Dear Homeward Bound: When should dogs be spayed or neutered?
Dear Homeward Bound,
My friend just adopted a puppy from a humane society and it wasn’t spayed yet. They gave her a special voucher to get the puppy spayed when she was six months old. I thought it was a law that animals had to be spayed or neutered before they left humane societies but she says it depends on the animal. Which one of us is right?
In some ways you both are. While there is no law, at least in Vermont, requiring that animals being adopted from humane societies be spayed and neutered before adoption, it is commonly understood as a best practice. In almost all cases, it is perfectly safe to spay and neuter kittens at about two months of age or when they weigh about two pounds. This is called pediatric spay/neuter and it has saved countless unwanted kittens from being born. Did you know that between four and six months of age a female kitten can go into heat and become pregnant?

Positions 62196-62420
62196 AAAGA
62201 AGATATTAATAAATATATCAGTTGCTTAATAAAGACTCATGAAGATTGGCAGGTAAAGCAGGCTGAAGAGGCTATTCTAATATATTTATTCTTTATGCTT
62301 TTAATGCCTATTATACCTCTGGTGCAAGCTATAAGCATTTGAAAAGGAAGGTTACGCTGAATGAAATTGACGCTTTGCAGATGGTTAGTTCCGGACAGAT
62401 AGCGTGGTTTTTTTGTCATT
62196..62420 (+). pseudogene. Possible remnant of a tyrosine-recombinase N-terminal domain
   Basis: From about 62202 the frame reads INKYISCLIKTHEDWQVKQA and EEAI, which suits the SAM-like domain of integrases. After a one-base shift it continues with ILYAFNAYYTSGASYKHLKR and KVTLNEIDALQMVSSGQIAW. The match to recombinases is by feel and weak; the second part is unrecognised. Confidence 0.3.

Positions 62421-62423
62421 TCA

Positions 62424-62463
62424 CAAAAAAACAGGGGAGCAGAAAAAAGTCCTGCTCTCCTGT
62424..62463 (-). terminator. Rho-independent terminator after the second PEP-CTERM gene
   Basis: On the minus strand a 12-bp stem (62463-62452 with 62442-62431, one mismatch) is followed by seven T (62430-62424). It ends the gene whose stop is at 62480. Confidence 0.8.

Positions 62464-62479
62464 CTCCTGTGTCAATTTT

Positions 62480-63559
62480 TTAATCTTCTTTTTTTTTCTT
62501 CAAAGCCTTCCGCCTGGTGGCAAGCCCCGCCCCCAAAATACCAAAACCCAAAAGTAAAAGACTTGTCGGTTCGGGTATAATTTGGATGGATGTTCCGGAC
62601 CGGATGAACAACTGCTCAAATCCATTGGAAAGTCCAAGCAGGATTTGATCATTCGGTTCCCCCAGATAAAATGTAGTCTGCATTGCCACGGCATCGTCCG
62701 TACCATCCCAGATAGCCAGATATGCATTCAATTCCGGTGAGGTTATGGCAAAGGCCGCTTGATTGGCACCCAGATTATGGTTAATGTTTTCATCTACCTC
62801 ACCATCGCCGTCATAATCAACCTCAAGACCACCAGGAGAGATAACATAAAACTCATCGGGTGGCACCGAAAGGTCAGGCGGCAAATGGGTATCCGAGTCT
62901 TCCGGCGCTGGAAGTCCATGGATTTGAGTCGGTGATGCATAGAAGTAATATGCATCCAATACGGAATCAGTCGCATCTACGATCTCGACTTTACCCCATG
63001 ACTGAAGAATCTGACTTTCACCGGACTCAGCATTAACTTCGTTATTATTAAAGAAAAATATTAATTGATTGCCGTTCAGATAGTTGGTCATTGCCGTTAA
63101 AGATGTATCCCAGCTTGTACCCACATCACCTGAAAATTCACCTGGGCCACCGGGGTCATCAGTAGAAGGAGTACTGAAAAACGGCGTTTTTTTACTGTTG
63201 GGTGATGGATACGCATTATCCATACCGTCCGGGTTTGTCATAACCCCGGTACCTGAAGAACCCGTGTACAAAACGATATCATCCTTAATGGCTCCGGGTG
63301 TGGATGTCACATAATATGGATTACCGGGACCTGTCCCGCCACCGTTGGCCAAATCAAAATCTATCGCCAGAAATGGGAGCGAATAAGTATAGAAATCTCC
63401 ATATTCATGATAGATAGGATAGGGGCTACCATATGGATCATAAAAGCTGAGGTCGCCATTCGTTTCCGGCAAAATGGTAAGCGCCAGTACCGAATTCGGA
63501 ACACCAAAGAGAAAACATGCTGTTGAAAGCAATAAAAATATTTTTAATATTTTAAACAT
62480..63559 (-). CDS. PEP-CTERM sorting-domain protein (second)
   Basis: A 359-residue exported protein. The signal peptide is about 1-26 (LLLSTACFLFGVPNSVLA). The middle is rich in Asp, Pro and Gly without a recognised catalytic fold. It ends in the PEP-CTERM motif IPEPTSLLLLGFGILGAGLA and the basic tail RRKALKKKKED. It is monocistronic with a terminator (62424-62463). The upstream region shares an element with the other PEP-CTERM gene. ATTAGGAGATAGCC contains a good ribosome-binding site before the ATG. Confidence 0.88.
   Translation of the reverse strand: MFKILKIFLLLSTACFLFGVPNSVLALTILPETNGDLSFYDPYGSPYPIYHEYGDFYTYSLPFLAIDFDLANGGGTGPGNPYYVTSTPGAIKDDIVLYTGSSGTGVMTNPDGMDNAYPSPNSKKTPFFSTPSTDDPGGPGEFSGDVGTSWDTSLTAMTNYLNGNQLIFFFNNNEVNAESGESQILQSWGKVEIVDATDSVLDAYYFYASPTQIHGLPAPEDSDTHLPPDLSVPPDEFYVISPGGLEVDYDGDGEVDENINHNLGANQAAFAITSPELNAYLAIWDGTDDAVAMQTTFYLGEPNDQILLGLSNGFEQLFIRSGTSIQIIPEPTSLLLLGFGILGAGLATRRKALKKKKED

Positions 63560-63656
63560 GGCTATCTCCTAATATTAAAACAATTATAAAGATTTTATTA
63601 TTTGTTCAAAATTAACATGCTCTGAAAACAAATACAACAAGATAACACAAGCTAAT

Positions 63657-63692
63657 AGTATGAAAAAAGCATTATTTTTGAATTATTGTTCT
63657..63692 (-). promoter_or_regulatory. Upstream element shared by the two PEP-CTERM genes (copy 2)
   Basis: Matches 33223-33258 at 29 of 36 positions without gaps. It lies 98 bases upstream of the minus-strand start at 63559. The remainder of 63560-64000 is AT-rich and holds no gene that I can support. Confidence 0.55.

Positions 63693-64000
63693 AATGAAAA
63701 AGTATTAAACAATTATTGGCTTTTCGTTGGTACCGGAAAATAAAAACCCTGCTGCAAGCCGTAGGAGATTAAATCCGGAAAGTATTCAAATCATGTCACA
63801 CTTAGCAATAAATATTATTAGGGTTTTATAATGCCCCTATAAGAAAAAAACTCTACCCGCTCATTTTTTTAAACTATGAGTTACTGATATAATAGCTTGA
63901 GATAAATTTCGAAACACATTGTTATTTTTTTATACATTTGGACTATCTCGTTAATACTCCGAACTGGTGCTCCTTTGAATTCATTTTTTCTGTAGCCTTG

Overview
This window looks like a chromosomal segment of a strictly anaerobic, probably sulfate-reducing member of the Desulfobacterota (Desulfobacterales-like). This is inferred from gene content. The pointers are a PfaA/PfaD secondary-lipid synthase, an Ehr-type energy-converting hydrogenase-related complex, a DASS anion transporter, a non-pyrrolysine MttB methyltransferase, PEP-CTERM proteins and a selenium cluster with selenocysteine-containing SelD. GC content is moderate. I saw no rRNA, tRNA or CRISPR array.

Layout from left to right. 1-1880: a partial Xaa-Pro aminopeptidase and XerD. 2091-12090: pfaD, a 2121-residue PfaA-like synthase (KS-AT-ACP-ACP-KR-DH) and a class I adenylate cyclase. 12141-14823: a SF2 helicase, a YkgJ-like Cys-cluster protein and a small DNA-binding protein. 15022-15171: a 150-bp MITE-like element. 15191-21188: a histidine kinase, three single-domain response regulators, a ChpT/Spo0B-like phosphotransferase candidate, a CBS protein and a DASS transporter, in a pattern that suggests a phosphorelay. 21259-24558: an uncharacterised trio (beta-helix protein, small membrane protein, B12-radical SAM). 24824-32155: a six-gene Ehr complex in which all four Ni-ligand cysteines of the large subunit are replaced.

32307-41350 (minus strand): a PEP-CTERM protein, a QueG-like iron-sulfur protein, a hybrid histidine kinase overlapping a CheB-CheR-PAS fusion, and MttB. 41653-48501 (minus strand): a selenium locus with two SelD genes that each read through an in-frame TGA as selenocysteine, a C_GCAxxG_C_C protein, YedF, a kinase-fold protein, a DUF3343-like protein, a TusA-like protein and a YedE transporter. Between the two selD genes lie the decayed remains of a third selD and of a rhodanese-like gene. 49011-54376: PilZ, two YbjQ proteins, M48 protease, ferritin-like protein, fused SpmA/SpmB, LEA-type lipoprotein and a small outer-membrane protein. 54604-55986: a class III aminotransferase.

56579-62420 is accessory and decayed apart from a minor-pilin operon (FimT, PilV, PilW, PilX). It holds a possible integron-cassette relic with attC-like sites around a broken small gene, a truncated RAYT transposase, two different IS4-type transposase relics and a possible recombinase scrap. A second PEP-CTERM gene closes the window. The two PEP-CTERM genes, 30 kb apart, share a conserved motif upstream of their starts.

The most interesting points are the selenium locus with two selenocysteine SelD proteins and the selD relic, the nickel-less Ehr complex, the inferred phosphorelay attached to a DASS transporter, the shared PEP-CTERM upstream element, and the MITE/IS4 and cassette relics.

In the case of dogs, the practice of pediatric spay/neuter has led to the knowledge that it is better for the dog’s overall health if the surgery is performed later in life. This allows more time for some of the hormones which a dog needs for proper bone and organ development to do their job and the dog is less likely to develop health problems in later life.
We’re glad your friend adopted a puppy. Help her remember to use that voucher. The humane society she adopted from should send her a reminder but better safe than sorry.
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